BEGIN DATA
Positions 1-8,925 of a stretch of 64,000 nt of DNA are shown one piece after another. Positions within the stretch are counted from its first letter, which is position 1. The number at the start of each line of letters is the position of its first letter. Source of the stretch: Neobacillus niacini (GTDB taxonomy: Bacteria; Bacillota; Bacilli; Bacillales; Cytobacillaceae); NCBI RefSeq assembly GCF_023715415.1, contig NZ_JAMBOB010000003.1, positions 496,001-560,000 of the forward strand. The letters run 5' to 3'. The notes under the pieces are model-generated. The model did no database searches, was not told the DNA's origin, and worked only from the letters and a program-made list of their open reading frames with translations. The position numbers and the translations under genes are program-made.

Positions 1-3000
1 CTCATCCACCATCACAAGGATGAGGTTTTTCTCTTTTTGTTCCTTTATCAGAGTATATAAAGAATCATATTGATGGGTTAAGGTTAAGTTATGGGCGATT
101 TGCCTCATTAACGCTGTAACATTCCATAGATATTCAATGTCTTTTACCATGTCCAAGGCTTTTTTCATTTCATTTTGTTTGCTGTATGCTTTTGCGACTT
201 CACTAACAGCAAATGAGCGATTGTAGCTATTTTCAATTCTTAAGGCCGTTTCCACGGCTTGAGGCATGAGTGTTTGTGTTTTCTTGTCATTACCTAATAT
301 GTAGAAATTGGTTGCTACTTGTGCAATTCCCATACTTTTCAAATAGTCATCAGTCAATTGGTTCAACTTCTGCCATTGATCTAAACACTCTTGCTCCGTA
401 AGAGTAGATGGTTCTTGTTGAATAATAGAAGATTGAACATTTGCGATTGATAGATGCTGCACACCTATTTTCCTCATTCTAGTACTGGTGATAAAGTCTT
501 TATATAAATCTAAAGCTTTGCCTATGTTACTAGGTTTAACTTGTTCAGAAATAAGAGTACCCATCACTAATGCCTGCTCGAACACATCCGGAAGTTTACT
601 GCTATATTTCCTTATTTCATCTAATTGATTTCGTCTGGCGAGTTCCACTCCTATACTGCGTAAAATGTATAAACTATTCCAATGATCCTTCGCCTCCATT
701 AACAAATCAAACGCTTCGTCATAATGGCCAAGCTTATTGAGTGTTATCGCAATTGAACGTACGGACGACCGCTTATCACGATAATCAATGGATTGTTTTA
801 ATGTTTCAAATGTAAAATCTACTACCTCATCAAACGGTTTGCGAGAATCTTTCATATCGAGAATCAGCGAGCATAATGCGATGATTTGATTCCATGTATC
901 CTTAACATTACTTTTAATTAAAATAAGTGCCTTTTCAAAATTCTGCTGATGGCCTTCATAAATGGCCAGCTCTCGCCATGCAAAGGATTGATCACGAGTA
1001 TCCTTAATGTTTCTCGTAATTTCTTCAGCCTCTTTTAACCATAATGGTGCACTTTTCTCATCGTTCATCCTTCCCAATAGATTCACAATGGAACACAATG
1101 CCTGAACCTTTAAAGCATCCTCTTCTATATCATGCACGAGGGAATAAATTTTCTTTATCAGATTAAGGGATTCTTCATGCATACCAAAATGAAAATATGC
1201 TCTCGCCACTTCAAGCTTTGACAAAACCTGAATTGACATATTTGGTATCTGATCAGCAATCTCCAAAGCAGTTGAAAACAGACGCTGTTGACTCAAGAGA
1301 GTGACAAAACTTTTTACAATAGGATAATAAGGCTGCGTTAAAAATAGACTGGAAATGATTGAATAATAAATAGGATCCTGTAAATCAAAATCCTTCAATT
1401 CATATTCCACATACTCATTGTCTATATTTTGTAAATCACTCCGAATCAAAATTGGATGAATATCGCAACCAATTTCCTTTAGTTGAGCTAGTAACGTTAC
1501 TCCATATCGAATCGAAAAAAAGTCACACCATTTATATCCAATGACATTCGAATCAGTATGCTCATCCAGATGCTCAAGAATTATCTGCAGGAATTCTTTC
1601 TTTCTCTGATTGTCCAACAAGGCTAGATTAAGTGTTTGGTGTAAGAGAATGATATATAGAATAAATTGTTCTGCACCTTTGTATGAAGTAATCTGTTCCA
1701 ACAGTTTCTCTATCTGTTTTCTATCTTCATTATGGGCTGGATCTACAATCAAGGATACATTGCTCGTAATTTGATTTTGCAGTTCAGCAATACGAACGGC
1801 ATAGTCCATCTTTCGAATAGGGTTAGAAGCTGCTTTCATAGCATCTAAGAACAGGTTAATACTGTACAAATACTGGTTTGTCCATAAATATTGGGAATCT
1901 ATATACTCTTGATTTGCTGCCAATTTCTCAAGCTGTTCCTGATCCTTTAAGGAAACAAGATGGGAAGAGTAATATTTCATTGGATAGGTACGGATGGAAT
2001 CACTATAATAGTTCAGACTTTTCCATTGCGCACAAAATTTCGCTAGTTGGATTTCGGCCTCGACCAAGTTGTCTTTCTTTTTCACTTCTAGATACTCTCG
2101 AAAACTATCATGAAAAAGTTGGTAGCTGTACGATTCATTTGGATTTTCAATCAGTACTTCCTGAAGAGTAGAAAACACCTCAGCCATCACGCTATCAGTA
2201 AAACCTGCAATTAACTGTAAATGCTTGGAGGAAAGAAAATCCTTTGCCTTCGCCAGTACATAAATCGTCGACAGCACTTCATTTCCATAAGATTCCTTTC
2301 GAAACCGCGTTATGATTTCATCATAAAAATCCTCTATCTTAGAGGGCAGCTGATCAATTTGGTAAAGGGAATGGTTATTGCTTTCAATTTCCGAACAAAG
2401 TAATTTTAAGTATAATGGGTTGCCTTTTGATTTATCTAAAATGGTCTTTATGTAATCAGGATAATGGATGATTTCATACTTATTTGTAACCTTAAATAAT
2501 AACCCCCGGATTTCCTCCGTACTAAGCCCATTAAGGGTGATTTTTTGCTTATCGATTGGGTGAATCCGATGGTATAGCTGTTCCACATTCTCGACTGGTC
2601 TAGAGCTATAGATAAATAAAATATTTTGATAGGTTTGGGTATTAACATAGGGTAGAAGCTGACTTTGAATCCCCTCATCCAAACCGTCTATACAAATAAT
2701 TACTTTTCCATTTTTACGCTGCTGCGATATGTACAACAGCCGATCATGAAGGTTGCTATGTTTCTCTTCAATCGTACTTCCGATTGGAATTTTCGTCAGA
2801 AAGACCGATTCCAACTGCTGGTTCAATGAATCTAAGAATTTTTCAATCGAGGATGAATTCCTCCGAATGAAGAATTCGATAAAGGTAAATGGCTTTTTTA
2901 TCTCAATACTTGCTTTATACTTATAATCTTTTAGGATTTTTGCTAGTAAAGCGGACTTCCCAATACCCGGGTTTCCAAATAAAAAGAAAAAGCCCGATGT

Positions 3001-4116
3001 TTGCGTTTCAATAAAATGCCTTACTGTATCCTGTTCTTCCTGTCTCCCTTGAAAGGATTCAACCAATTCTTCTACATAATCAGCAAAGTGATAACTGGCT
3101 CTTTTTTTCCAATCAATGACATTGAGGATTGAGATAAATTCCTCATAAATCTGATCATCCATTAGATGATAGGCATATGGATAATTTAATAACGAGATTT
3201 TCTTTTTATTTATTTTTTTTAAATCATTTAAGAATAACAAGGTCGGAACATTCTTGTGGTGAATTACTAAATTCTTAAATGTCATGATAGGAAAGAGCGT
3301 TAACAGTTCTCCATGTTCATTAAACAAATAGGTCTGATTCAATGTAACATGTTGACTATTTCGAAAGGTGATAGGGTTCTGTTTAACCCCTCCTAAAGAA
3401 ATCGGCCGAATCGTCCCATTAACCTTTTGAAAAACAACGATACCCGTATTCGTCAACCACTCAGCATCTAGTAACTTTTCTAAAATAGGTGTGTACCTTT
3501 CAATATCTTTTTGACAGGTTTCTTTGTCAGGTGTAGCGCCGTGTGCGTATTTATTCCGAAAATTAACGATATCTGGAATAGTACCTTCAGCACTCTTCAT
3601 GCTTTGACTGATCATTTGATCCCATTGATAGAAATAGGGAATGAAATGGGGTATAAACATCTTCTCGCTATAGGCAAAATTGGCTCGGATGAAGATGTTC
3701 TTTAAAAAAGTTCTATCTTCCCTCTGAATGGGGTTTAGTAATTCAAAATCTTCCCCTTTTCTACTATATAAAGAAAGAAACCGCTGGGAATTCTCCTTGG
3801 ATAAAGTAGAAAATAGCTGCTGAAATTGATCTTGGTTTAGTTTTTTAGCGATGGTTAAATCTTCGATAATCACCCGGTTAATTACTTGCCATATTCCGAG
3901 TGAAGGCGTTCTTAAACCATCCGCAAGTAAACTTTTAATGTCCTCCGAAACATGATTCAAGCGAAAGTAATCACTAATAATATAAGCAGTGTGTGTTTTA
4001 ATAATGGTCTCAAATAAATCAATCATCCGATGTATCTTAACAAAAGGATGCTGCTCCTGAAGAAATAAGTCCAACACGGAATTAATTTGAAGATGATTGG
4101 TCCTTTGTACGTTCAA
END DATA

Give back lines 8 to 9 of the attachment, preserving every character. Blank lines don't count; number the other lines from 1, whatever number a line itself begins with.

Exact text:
501 TATATAAATCTAAAGCTTTGCCTATGTTACTAGGTTTAACTTGTTCAGAAATAAGAGTACCCATCACTAATGCCTGCTCGAACACATCCGGAAGTTTACT
601 GCTATATTTCCTTATTTCATCTAATTGATTTCGTCTGGCGAGTTCCACTCCTATACTGCGTAAAATGTATAAACTATTCCAATGATCCTTCGCCTCCATT